In the present note, we observe that the quantization rules which determine the allowed quasiparticle spacings are just those that would be expected for a set of identical charged particles that obey fractional statisticsi.e., such that the wave function changes by a complex phase factor when two particles are interchanged. Moreover, by assuming that the dominant interaction between quasiparticles is just the Coulomb interaction between the quasiparticle charges, we are led to a natural set of approximations for the. groundstate energies and energy gaps at all levels of tt.e hierarchy. The appearance of fractional statistics in the present context is stronaIy reminiscent of th~ fractional statistics introduced by Wilczek to describe chilled particles tied to "magnetic flux tubes" in two dimensions. 6 As in Ref. b, the quasiparticles can also be described by wave functions obeying Bose or Fermi statistiCS, the various representations beina related by a "sinlular puge transformation." The boson description was, in fact, used in Refs. 3 and 4 and the fermion description in Ref. S. However, the boson or fermion descriptions require, in effect, a longrange interac:tion between quasiparticles which alters the usual quantization rules. The transformation between representations is analo10US to the wellknown transformation between im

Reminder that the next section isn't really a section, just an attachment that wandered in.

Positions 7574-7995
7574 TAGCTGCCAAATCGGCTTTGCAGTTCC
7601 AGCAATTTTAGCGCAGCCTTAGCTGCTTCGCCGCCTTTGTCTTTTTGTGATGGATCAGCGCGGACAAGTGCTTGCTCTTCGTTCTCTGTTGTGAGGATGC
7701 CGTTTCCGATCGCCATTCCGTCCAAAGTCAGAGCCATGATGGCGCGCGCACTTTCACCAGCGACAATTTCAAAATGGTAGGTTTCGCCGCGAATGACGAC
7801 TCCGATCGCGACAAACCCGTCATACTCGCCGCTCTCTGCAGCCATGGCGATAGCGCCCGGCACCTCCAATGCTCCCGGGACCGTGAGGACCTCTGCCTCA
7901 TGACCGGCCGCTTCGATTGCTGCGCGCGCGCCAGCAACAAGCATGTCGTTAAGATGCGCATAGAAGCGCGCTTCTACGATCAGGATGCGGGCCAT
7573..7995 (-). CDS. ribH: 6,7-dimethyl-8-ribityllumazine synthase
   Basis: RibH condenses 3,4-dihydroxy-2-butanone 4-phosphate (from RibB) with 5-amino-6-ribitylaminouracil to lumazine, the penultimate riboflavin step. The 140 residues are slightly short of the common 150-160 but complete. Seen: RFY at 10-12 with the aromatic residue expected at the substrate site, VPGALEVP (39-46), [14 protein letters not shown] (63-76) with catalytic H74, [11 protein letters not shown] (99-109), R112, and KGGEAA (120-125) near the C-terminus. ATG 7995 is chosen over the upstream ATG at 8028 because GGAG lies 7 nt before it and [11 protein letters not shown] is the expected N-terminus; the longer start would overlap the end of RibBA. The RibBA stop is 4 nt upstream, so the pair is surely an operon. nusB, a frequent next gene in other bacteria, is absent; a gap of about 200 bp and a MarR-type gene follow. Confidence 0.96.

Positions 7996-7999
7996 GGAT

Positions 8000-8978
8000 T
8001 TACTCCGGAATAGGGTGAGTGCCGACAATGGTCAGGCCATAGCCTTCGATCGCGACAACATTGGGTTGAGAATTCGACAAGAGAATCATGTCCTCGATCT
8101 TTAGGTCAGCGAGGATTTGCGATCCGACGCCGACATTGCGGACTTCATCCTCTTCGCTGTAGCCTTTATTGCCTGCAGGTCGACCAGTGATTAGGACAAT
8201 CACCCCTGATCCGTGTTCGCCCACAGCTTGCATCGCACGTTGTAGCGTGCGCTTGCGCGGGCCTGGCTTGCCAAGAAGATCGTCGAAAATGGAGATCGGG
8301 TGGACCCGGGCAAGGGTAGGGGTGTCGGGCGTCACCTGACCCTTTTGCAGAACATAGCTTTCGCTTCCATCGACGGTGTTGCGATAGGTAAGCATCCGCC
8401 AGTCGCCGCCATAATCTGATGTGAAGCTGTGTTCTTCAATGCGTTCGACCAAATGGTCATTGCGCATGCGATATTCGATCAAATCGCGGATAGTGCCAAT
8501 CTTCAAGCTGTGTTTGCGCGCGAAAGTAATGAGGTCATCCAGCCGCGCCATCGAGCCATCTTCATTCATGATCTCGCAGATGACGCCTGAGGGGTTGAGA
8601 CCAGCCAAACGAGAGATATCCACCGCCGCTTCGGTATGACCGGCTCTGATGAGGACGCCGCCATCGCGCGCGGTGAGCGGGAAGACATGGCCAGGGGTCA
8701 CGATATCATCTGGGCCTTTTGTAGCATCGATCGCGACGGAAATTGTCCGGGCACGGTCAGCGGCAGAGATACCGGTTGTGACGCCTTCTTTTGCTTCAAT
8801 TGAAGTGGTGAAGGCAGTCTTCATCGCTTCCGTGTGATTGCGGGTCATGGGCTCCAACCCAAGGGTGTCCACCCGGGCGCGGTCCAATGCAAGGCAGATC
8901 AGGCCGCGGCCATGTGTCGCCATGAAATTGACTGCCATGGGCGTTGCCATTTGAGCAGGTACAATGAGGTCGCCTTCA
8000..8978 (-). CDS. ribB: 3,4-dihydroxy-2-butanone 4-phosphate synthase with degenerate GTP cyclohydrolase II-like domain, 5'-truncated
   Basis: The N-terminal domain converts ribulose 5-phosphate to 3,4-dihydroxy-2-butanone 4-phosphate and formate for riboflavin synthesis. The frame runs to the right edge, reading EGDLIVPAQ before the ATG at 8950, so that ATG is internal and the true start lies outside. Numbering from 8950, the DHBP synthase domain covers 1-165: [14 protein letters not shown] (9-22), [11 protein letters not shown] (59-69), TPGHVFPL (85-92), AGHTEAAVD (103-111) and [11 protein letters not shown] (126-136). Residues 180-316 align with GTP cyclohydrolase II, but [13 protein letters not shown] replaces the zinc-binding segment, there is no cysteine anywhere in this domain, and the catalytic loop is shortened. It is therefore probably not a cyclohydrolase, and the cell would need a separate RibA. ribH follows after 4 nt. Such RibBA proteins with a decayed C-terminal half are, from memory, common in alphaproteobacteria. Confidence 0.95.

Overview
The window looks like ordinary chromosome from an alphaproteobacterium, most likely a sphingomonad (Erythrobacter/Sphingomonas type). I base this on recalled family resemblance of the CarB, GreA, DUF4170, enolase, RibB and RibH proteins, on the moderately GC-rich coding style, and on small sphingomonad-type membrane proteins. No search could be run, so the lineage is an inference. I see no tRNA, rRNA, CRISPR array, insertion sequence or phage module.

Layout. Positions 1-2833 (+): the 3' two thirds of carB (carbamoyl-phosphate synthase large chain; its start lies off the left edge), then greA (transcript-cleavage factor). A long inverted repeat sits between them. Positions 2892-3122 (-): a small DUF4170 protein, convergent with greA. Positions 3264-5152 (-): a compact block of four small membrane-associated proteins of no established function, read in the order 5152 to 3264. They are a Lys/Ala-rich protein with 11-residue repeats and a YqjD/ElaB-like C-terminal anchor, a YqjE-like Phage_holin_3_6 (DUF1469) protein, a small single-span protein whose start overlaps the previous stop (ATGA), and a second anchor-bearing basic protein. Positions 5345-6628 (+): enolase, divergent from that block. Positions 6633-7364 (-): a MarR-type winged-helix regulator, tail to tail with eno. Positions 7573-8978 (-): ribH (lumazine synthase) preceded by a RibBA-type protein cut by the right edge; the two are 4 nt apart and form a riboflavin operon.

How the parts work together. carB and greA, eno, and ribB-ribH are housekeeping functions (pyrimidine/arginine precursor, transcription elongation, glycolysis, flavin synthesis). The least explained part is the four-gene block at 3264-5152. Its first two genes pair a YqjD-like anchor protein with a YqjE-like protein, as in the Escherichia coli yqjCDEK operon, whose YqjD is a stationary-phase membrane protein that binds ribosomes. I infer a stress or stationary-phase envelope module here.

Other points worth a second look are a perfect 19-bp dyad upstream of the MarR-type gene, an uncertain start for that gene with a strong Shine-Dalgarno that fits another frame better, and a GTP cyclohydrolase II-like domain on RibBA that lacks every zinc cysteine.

penetrable bosons and fermions in one dimension. As in previous disclissions of 1.1e fractional Quantized Hall eff~cl, we ~onsider a twodlmtnsionai system of electrons in the lowest LandaU levp!!, with a umfoim positive hackgrou~d. The filling factor II i..; defined b)" I I  ,u'2r. !6. ~:here 1/ i, the dc!o:;jly of ele':trons, and 10 18('/1."("1,,2 is the magnetic length; hence II is the number of electrons per quantum of nux. Let VJ be a stable ralional filling factor obtained at level s of the hierarchy. I assert that the lowlying energy states for filling factors near to v J can be described by the addition of a small density of quasiparticle excitations to t)le ground state at VJ' The elemeDlary quasiparticle excitations are of two typesparticlelike "p excitations" and holelike "h :xc;tatic ....;"having charges qJe and  qJe. respectively, according to a sign conventio:l describ~d below. For the present purposes we need only consider states with one type of excitation present. We shall describe these states by a pseudo wave function '1'. which is a function of the coordinates i k of the NJ quasi particles present. I assert that the the allowed pseudo wave functions can be written in the form N